Tuesday, January 19, 2010


                                                               CRY BABY

Construction has begun at a site about fifty yards from the edge of the woods--close to Thomas Moore's shelter-- and all the cats are nervous wrecks. With the grinding truck gears and clanging metal, they could barely lion-down their breakfast. On top of this, Cry Baby showed up with what appears to be a bite wound on his tail and will require antibiotics. Drugs are easily administered by putting them in a tablespoon of kittie pate and offering it on a separate plate to the cat in question; however, if the patient does not show up to eat or another cat grabs the doctored food it's a problem. To add to what was already turning into a gray day (cloudy with intermittent rain), I found a dead vole floating upside down in one of the water dishes. Surprisingly, this is the first dead creature I have found at the colony in two years. Not certain if it was an accidental drowning, or somebody left me a little thank you note?

Of course, to magnify the gloominess, news reports from Haiti are horrific. I can't help but think that the cats at Stone Ledge are faring better today than tens of thousands of humans on that crumbled island. Yet human suffering and disasters like this always seem to beg the question (or perhaps the 'defense') of why do all this for a bunch of cats? Why spend the resources to feed and house undersocialized animals that live in the wild when so many people, even in this country, are food insecure?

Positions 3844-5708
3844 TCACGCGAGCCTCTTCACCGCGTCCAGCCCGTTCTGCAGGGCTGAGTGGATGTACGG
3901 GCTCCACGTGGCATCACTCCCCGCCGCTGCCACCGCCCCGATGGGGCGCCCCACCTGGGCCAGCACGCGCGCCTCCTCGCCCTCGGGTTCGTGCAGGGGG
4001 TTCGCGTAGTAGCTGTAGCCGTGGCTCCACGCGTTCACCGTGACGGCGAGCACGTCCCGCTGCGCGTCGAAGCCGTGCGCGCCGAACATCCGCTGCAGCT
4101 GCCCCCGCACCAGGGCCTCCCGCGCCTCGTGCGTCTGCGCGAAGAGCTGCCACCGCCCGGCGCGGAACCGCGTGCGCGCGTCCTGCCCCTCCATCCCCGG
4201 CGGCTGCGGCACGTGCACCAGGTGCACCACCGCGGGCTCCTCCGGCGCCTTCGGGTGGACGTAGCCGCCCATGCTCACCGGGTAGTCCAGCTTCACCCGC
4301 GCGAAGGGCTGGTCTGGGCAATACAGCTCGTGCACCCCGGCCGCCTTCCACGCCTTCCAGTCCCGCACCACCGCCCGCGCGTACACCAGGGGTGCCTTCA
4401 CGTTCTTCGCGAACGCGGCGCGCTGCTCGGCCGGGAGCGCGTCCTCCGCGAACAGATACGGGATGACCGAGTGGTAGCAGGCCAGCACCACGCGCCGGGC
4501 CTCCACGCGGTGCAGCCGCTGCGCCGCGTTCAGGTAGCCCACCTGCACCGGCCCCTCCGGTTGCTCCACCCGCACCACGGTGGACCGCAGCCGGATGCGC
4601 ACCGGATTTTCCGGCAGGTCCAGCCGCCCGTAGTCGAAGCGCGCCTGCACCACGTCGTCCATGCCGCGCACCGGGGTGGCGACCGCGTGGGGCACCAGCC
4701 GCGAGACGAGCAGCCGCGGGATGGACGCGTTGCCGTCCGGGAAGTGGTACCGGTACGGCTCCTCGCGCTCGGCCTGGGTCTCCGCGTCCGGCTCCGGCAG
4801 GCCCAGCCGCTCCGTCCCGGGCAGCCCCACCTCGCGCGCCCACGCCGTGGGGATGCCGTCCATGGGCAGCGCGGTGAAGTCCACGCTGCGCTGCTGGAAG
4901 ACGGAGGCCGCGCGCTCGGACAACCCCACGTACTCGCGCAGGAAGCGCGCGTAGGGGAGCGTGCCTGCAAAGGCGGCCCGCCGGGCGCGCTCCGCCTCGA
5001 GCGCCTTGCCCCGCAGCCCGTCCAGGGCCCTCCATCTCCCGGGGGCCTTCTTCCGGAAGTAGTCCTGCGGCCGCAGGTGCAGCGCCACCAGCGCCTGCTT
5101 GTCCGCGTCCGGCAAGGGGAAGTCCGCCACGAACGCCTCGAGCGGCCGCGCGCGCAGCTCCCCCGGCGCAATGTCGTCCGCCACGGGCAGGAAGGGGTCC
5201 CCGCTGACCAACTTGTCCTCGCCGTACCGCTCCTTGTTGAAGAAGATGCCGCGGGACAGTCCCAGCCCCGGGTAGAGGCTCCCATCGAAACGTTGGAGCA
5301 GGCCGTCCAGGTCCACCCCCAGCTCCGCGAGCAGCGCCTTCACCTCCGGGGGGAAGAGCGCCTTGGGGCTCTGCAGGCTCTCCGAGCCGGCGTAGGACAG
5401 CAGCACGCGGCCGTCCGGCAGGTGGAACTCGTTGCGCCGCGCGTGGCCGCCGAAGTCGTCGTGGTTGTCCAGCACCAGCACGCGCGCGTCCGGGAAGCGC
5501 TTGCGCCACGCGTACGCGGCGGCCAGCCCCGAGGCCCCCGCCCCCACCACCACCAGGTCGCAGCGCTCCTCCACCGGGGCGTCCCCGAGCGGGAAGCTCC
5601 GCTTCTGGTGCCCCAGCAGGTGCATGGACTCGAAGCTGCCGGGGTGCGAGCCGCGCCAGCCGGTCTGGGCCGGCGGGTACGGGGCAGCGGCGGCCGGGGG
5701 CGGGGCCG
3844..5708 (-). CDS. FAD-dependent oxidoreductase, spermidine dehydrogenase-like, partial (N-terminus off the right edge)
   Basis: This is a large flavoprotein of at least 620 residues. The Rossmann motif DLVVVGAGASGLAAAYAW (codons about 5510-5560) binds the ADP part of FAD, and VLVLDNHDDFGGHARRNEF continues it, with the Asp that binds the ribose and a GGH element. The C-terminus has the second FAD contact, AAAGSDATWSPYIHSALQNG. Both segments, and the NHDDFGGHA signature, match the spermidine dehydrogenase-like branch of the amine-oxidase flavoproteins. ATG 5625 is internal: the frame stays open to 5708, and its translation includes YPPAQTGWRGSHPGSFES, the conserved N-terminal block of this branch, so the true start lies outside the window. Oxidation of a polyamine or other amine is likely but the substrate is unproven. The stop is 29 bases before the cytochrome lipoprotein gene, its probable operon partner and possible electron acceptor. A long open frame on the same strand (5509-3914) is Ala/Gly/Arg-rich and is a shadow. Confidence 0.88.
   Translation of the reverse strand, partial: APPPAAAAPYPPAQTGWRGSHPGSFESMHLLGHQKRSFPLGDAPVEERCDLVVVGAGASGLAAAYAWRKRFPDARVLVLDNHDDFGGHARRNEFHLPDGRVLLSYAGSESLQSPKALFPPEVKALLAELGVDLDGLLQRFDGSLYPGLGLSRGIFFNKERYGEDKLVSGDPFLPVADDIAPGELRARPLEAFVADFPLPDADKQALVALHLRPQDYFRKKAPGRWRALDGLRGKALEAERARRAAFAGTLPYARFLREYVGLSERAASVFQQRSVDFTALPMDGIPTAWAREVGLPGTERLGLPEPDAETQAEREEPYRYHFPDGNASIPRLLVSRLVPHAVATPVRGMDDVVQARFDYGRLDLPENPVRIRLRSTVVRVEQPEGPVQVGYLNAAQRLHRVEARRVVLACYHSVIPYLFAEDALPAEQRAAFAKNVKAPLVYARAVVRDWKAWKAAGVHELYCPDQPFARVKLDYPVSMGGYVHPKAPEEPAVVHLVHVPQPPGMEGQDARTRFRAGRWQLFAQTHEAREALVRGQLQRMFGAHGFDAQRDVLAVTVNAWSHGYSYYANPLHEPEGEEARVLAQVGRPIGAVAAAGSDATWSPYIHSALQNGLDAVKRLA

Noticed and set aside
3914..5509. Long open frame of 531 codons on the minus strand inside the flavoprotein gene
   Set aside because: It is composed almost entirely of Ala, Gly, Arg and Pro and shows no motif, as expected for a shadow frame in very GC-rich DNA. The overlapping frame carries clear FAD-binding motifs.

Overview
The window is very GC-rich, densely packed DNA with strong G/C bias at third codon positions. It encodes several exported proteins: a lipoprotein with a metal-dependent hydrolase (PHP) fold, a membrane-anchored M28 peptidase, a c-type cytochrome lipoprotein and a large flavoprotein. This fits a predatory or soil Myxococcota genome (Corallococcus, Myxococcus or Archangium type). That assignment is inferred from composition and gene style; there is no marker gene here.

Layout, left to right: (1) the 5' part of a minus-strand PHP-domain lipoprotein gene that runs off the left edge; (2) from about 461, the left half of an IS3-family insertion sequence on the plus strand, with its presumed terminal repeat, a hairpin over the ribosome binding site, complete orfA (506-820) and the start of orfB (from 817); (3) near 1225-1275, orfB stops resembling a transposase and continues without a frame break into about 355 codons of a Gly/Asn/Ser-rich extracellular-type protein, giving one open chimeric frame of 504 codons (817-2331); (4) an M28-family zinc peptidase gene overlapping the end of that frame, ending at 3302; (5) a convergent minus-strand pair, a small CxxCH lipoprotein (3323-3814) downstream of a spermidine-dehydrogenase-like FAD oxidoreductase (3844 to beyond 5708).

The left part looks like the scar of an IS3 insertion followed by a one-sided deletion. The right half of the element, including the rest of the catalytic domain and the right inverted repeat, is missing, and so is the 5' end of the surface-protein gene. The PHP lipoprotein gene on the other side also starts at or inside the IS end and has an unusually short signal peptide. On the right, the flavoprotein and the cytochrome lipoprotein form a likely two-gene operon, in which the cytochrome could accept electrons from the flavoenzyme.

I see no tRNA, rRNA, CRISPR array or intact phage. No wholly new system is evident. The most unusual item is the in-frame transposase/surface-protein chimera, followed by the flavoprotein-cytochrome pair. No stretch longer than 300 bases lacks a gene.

I have no satisfactory answer. For animal and cat advocates the response may be 'why not?' That is, who are we to assign a value to the suffering of any creature--human or animal? Another argument might be that we, a highly evolved species, must be the stewards for these helpless creatures. If people do not advocate for their welfare then who will? For me, I take care of the cats because they are here, I believe that I can improve the quality of their brief lives--at least in some small way, and I enjoy spending thirty minutes of my day with them. In many ways, they are my daily prayer.

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